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David Little has been the CEO of DXP Enterprises, Inc. (NASDAQ:DXPE) since 1996. This analysis aims first to contrast CEO compensation with other companies that have similar market capitalization. After that, we will consider the growth in the business. Third, we'll reflect on the total return to shareholders over three years, as a second measure of business performance. This method should give us information to assess how appropriately the company pays the CEO.
How Does David Little's Compensation Compare With Similar Sized Companies?
According to our data, DXP Enterprises, Inc. has a market capitalization of US$250m, and paid its CEO total annual compensation worth US$2.8m over the year to December 2019. We note that's an increase of 34% above last year. While we always look at total compensation first, we note that the salary component is less, at US$638k. We further remind readers that the CEO may face performance requirements to receive the non-salary part of the total compensation. We examined companies with market caps from US$100m to US$400m, and discovered that the median CEO total compensation of that group was US$1.4m.
Pay mix tells us a lot about how a company functions versus the wider industry, and it's no different in the case of DXP Enterprises. Talking in terms of the sector, salary represented approximately 22% of total compensation out of all the companies we analysed, while other remuneration made up 78% of the pie. So it seems like there isn't a significant difference between DXP Enterprises and the broader market, in terms of salary allocation in the overall compensation package.
It would therefore appear that DXP Enterprises, Inc. pays David Little more than the median CEO remuneration at companies of a similar size, in the same market. However, this fact alone doesn't mean the remuneration is too high. We can get a better idea of how generous the pay is by looking at the performance of the underlying business. You can see a visual representation of the CEO compensation at DXP Enterprises, below.
Is DXP Enterprises, Inc. Growing?
DXP Enterprises, Inc. has seen earnings per share (EPS) move positively by an average of 42% a year, over the last three years (using a line of best fit). Its revenue is up 4.2% over last year.
This shows that the company has improved itself over the last few years. Good news for shareholders. It's also good to see modest revenue growth, suggesting the underlying business is healthy. It could be important to check this free visual depiction of what analysts expect for the future.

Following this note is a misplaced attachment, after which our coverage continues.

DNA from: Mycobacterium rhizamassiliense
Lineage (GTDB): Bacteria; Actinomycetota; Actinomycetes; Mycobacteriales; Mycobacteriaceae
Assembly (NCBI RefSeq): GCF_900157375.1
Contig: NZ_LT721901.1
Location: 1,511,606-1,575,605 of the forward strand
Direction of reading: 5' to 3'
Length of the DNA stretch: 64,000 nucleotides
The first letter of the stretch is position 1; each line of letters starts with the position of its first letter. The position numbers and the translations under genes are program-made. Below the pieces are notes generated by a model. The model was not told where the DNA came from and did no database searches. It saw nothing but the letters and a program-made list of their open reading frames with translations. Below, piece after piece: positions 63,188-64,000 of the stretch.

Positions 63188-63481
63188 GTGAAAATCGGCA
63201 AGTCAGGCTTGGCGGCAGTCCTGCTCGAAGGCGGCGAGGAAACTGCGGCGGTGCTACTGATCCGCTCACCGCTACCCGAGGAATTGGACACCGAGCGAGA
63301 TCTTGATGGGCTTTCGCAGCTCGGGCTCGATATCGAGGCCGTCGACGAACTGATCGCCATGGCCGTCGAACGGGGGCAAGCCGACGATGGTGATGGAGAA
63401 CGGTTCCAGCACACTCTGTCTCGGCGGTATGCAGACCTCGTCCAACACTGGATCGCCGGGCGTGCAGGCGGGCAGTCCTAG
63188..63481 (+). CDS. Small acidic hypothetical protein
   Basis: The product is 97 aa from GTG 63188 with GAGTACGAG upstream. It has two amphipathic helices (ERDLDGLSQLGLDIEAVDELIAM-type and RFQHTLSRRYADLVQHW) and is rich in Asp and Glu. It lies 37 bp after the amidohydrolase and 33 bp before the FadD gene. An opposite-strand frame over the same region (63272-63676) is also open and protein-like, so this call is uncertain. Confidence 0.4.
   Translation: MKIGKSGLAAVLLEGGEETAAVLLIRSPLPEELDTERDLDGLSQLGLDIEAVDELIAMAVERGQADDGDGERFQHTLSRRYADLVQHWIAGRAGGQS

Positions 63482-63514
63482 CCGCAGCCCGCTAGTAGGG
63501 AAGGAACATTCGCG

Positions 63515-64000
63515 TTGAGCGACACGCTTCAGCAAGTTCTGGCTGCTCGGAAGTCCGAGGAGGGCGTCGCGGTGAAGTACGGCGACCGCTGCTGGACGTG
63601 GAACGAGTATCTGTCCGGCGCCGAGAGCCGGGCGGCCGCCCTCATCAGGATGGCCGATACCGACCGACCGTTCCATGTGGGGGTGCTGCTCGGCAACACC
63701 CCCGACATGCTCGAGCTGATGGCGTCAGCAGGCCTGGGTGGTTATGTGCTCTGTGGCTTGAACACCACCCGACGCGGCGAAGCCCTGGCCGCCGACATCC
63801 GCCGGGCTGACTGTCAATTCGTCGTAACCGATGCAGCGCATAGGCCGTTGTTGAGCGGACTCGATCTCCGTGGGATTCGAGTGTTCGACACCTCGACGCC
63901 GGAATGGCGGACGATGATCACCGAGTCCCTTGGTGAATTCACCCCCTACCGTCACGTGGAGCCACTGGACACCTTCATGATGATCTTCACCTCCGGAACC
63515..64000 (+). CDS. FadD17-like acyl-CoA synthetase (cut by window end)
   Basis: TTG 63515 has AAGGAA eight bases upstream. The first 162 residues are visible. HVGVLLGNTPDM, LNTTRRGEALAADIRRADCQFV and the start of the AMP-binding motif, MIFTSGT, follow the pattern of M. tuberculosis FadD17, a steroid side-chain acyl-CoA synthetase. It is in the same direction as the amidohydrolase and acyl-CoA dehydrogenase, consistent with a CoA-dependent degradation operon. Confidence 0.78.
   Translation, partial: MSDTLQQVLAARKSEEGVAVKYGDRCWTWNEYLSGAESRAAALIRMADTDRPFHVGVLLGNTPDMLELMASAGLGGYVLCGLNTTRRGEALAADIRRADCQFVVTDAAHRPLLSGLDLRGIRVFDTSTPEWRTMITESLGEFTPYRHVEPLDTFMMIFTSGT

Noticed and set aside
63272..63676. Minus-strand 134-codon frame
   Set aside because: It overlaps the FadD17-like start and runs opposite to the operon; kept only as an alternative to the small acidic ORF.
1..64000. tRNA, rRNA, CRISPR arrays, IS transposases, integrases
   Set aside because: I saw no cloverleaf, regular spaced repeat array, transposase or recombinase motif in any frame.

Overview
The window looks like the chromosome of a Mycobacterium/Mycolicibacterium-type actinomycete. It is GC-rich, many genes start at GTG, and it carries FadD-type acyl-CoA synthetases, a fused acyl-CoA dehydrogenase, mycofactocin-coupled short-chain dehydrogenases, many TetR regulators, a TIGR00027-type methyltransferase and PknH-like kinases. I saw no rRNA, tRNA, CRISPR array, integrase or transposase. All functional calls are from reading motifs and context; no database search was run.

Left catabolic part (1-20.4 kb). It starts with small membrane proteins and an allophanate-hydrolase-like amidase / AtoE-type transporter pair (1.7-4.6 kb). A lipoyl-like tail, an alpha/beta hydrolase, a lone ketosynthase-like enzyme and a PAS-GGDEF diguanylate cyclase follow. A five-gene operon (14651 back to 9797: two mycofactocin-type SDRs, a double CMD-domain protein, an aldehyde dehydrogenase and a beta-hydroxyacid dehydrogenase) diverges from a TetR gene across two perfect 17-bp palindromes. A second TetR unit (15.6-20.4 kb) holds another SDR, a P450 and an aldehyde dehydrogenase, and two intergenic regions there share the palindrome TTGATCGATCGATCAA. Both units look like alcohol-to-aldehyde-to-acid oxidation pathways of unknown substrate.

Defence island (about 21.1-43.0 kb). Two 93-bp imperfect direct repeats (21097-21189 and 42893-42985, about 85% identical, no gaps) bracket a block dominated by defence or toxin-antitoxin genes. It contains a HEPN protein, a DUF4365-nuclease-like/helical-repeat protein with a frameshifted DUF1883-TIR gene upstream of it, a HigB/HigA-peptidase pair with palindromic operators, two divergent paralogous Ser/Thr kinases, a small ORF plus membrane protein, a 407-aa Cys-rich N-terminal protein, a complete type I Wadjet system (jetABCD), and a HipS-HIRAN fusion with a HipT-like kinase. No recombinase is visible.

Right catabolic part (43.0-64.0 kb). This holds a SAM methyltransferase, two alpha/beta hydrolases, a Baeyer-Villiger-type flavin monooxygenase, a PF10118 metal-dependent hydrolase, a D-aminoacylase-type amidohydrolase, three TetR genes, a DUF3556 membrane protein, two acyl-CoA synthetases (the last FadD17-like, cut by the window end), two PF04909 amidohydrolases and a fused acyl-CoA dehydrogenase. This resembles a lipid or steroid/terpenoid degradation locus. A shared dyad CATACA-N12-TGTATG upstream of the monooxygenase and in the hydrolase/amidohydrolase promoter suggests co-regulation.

Has DXP Enterprises, Inc. Been A Good Investment?
With a three year total loss of 60%, DXP Enterprises, Inc. would certainly have some dissatisfied shareholders. So shareholders would probably think the company shouldn't be too generous with CEO compensation.
We compared the total CEO remuneration paid by DXP Enterprises, Inc., and compared it to remuneration at a group of similar sized companies. Our data suggests that it pays above the median CEO pay within that group.
However we must not forget that the EPS growth has been very strong over three years. However, the returns to investors are far less impressive, over the same period. So shareholders might not feel great about the fact that CEO pay increased on last year. While EPS is moving in the right direction, we'd say shareholders would want better returns before the CEO is paid much more. Taking a breather from CEO compensation, we've spotted 3 warning signs for DXP Enterprises (of which 2 are concerning!) you should know about in order to have a holistic understanding of the stock.
Arguably, business quality is much more important than CEO compensation levels. So check out this free list of interesting companies, that have HIGH return on equity and low debt.
If you spot an error that warrants correction, please contact the editor at email@example.com. This article by Simply Wall St is general in nature. It does not constitute a recommendation to buy or sell any stock, and does not take account of your objectives, or your financial situation. Simply Wall St has no position in the stocks mentioned.
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